Cylinder (geometry)  

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Train wreck at Montparnasse (October 22, 1895) by Studio Lévy and Sons.
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Train wreck at Montparnasse (October 22, 1895) by Studio Lévy and Sons.

A cylinder (from Greek κύλινδρος – kulindros, "roller, tumbler") is one of the most basic curvilinear geometric shapes, the surface formed by the points at a fixed distance from a given line segment, the axis of the cylinder. The solid enclosed by this surface and by two planes perpendicular to the axis is also called a cylinder. The surface area and the volume of a cylinder have been known since deep antiquity.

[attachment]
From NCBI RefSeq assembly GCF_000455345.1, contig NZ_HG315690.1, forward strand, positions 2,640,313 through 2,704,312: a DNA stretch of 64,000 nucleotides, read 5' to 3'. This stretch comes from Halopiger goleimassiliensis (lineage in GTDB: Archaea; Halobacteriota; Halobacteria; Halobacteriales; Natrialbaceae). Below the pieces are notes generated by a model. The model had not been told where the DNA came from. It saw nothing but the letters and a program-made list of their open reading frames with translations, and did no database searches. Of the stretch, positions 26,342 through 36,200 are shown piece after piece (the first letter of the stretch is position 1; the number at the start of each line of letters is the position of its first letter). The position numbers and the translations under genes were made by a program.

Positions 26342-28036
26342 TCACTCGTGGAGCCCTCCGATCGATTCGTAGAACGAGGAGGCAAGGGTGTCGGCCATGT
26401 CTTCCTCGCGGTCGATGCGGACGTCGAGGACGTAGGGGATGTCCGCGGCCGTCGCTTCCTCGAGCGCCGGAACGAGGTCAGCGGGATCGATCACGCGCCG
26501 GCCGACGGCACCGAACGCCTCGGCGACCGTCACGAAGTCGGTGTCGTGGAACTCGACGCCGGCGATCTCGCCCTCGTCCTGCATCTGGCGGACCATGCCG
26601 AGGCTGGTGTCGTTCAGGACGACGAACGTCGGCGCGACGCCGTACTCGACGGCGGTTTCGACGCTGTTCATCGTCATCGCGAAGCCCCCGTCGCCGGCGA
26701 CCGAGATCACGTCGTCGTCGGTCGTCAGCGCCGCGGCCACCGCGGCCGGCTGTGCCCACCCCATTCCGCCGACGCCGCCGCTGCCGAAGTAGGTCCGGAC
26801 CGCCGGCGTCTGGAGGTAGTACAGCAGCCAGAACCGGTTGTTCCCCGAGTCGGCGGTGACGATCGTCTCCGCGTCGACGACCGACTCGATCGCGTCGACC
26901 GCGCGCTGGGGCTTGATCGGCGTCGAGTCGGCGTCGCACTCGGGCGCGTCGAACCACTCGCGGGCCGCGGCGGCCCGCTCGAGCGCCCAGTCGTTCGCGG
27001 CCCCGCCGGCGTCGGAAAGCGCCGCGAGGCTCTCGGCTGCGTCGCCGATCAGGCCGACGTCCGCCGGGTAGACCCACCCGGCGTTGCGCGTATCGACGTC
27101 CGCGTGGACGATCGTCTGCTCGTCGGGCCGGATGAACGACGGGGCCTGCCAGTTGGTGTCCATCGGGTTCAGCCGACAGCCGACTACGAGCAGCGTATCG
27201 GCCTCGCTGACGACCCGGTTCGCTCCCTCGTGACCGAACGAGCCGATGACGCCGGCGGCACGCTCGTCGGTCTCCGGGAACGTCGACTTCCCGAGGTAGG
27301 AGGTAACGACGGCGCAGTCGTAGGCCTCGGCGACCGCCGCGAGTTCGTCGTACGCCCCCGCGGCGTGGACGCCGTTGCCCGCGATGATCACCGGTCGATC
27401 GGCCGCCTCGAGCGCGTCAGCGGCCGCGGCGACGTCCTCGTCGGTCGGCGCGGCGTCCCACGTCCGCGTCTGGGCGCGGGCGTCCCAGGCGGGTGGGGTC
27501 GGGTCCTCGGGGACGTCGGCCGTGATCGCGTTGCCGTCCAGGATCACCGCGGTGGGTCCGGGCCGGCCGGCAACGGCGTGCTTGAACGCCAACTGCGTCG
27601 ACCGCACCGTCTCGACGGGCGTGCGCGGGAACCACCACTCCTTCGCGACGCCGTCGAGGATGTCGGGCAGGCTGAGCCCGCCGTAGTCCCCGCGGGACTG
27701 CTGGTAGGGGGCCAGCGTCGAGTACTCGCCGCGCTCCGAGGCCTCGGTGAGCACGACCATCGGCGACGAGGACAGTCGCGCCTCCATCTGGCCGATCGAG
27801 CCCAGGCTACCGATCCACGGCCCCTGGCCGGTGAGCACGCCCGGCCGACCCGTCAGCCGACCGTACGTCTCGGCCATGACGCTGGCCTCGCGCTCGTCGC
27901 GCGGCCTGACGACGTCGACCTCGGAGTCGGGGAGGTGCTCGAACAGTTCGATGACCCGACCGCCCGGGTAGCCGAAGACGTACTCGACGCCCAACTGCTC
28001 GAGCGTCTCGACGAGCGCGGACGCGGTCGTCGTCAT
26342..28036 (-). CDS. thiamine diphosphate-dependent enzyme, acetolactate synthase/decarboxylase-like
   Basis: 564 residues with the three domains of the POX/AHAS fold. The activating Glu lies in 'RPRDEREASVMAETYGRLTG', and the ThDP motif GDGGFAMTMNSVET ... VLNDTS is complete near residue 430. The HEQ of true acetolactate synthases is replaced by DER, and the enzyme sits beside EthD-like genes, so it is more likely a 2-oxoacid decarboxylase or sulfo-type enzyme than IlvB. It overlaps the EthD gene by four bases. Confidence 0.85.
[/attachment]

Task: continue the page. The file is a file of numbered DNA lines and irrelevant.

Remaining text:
In differential geometry, a cylinder is defined more broadly as any ruled surface spanned by a one-parameter family of parallel lines. A cylinder whose cross section is an ellipse, parabola, or hyperbola is called an elliptic cylinder, parabolic cylinder, or hyperbolic cylinder respectively.

The open cylinder is topologically equivalent to both the open annulus and the punctured plane.

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Unless indicated otherwise, the text in this article is either based on Wikipedia article "Cylinder (geometry)" or another language Wikipedia page thereof used under the terms of the GNU Free Documentation License; or on original research by Jahsonic and friends. See Art and Popular Culture's copyright notice.

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